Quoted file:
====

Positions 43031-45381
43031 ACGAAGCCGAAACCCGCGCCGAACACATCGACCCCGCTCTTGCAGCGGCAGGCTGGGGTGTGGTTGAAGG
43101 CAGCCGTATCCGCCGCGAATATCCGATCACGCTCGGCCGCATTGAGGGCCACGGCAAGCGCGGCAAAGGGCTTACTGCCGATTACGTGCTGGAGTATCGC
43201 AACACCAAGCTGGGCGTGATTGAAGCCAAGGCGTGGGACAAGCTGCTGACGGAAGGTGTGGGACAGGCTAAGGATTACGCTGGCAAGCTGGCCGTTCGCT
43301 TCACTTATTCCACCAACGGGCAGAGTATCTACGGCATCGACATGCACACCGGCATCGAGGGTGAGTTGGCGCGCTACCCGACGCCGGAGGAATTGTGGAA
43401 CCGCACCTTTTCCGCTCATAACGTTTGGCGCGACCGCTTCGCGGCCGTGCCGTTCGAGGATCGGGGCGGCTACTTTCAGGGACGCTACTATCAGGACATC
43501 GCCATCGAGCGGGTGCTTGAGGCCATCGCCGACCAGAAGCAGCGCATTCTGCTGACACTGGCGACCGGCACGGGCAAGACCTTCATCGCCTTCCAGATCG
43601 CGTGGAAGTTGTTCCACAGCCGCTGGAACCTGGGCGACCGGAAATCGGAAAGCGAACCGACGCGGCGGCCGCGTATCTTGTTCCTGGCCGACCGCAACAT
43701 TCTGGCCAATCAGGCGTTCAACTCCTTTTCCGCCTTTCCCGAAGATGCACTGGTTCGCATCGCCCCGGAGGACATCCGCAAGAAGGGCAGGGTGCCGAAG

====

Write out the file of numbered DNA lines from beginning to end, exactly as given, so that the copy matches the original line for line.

Positions 43031-45381
43031 ACGAAGCCGAAACCCGCGCCGAACACATCGACCCCGCTCTTGCAGCGGCAGGCTGGGGTGTGGTTGAAGG
43101 CAGCCGTATCCGCCGCGAATATCCGATCACGCTCGGCCGCATTGAGGGCCACGGCAAGCGCGGCAAAGGGCTTACTGCCGATTACGTGCTGGAGTATCGC
43201 AACACCAAGCTGGGCGTGATTGAAGCCAAGGCGTGGGACAAGCTGCTGACGGAAGGTGTGGGACAGGCTAAGGATTACGCTGGCAAGCTGGCCGTTCGCT
43301 TCACTTATTCCACCAACGGGCAGAGTATCTACGGCATCGACATGCACACCGGCATCGAGGGTGAGTTGGCGCGCTACCCGACGCCGGAGGAATTGTGGAA
43401 CCGCACCTTTTCCGCTCATAACGTTTGGCGCGACCGCTTCGCGGCCGTGCCGTTCGAGGATCGGGGCGGCTACTTTCAGGGACGCTACTATCAGGACATC
43501 GCCATCGAGCGGGTGCTTGAGGCCATCGCCGACCAGAAGCAGCGCATTCTGCTGACACTGGCGACCGGCACGGGCAAGACCTTCATCGCCTTCCAGATCG
43601 CGTGGAAGTTGTTCCACAGCCGCTGGAACCTGGGCGACCGGAAATCGGAAAGCGAACCGACGCGGCGGCCGCGTATCTTGTTCCTGGCCGACCGCAACAT
43701 TCTGGCCAATCAGGCGTTCAACTCCTTTTCCGCCTTTCCCGAAGATGCACTGGTTCGCATCGCCCCGGAGGACATCCGCAAGAAGGGCAGGGTGCCGAAG